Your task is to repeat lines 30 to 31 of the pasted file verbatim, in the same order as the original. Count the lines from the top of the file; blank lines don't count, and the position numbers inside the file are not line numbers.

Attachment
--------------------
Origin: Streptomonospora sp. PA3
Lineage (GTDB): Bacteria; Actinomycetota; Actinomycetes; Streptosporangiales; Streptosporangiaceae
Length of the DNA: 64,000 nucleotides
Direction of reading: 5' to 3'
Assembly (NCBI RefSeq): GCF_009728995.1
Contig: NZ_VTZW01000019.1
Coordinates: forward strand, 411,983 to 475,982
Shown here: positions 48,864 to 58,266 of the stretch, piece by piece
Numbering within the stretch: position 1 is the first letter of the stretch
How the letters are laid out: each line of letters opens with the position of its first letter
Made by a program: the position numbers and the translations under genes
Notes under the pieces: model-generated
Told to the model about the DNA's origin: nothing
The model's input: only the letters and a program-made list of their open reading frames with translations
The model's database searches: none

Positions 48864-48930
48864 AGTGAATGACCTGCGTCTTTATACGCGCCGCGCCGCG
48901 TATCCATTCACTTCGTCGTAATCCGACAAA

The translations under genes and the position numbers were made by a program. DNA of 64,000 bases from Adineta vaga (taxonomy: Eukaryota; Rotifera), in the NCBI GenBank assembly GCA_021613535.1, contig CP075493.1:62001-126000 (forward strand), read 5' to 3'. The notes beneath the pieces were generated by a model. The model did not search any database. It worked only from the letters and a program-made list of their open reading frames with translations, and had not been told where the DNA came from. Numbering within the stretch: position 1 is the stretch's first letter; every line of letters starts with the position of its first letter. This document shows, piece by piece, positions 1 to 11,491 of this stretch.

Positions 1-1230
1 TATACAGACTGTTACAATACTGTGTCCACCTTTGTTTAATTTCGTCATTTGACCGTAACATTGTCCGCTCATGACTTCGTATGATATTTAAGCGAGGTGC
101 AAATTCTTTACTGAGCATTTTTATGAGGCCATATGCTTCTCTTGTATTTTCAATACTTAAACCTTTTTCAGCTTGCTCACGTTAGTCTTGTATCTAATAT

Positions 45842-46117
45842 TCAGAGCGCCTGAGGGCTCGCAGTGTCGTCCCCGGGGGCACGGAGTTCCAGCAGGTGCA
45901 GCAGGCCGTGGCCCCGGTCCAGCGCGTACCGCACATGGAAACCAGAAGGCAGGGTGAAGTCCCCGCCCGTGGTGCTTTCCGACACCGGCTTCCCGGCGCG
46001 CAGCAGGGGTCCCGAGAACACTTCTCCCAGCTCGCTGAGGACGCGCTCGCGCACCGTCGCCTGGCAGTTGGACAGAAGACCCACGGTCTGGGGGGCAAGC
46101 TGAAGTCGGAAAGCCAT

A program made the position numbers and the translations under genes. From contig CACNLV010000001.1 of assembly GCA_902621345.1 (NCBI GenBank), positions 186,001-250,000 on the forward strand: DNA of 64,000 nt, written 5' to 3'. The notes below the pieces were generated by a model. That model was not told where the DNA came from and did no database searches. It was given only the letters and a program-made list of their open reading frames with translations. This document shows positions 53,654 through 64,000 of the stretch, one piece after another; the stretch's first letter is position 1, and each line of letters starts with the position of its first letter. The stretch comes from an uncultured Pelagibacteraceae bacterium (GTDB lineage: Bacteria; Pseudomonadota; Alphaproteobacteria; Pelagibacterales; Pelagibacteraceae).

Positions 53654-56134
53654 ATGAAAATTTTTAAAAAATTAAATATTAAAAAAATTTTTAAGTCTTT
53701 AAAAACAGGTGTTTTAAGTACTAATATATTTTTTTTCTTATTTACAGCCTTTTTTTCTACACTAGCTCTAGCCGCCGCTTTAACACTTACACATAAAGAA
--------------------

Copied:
53654 ATGAAAATTTTTAAAAAATTAAATATTAAAAAAATTTTTAAGTCTTT
53701 AAAAACAGGTGTTTTAAGTACTAATATATTTTTTTTCTTATTTACAGCCTTTTTTTCTACACTAGCTCTAGCCGCCGCTTTAACACTTACACATAAAGAA